The tumor institute quickly became far too familiar, an unsolicited home away from home. He’d press the down button on the stainless steel elevator, lowering us into that stark, beige basement–the waiting room. An ordeal. I pretended to be brave.
The smell in the unit was a combination of baby powder and rubbing alcohol, probably from the hand sanitizer dispensers positioned everywhere on those bland beige walls. Fox News blared from a 12 inch television in the corner— while stunned patients and family members stared. Health magazines and pamphlets were scattered on cookie cutter office chairs and faux-wood end tables.
We didn’t belong in this surreal place and neither of us were prepared for what was coming.
Walking phantoms, hairless and fragile, shuffled awkwardly, angular-ly across the nondescript carpet, escorted by unnaturally jolly nurses dressed in flowery scrubs.Patients ambled down one of two passages traversing this subterranean ward. A straight hall toward the right led to the radiation wing while to the left lay the chemotherapy suite.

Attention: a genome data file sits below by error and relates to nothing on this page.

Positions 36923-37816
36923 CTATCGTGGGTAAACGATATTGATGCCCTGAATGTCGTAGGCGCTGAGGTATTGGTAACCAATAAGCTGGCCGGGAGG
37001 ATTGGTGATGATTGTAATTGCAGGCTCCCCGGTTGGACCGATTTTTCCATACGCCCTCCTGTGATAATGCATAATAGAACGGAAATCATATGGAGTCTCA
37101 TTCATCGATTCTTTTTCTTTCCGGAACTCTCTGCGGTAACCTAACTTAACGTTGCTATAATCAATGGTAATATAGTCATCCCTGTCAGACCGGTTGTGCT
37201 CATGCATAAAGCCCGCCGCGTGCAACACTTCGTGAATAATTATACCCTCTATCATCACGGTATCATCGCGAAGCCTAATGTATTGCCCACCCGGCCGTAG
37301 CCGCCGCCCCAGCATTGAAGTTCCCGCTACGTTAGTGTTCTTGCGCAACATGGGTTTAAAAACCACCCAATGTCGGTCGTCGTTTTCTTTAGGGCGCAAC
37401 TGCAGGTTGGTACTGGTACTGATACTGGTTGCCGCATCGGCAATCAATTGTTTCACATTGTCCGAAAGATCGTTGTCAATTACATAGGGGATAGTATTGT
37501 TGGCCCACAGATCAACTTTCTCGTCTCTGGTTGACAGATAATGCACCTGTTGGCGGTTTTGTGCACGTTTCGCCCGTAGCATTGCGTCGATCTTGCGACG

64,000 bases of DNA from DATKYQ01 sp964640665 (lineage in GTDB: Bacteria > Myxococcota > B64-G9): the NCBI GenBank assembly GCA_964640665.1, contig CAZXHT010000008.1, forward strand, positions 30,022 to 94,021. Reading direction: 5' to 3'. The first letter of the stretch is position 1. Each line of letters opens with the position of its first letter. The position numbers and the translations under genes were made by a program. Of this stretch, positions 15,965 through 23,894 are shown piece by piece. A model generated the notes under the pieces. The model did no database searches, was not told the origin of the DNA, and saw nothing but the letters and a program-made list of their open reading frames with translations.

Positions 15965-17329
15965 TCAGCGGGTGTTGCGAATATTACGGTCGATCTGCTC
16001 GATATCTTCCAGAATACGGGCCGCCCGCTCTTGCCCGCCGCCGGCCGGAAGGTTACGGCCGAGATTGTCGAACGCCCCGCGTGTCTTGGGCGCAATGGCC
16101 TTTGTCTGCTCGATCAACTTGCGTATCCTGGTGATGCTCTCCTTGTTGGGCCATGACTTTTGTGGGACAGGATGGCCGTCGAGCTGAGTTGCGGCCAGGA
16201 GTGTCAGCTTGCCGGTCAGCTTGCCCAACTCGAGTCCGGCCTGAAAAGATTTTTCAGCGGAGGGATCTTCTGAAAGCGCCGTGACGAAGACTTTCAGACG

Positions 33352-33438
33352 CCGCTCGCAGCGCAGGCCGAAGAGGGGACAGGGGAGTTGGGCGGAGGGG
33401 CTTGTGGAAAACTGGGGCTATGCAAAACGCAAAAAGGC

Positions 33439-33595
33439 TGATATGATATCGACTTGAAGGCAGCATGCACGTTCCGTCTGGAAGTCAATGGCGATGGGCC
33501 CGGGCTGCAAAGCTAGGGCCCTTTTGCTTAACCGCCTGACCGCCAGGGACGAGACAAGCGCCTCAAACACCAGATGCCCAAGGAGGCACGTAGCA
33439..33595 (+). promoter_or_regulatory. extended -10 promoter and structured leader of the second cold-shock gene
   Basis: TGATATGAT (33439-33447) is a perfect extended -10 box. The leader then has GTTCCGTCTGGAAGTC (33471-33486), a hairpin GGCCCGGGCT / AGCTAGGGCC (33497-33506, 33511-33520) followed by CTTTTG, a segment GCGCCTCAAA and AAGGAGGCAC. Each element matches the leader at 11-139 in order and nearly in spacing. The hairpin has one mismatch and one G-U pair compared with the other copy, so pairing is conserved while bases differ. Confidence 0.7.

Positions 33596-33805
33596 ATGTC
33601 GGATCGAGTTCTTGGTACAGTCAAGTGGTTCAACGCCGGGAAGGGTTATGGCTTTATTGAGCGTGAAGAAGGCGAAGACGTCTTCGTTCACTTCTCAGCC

I might have giggled when I imagined we had entered an episode of the Twilight Zone, encountering wraith-like aliens in a windowless underworld. But there was nothing humorous about this place. People lived or died here, and I somehow grasped that I couldn’t accept this room, with its contrast of sick men and women tended to by a cheer leading squad.
And that marked the beginning of my own hell–a disassociation reflex that formed to shield my mind. I couldn’t process this unexpected, horrifying reality.
For Chad, well, he was just all eyes, trying with all his might to make the hospital and his condition seem smaller, incidental, a bump in the road—but our surroundings betrayed his assurances.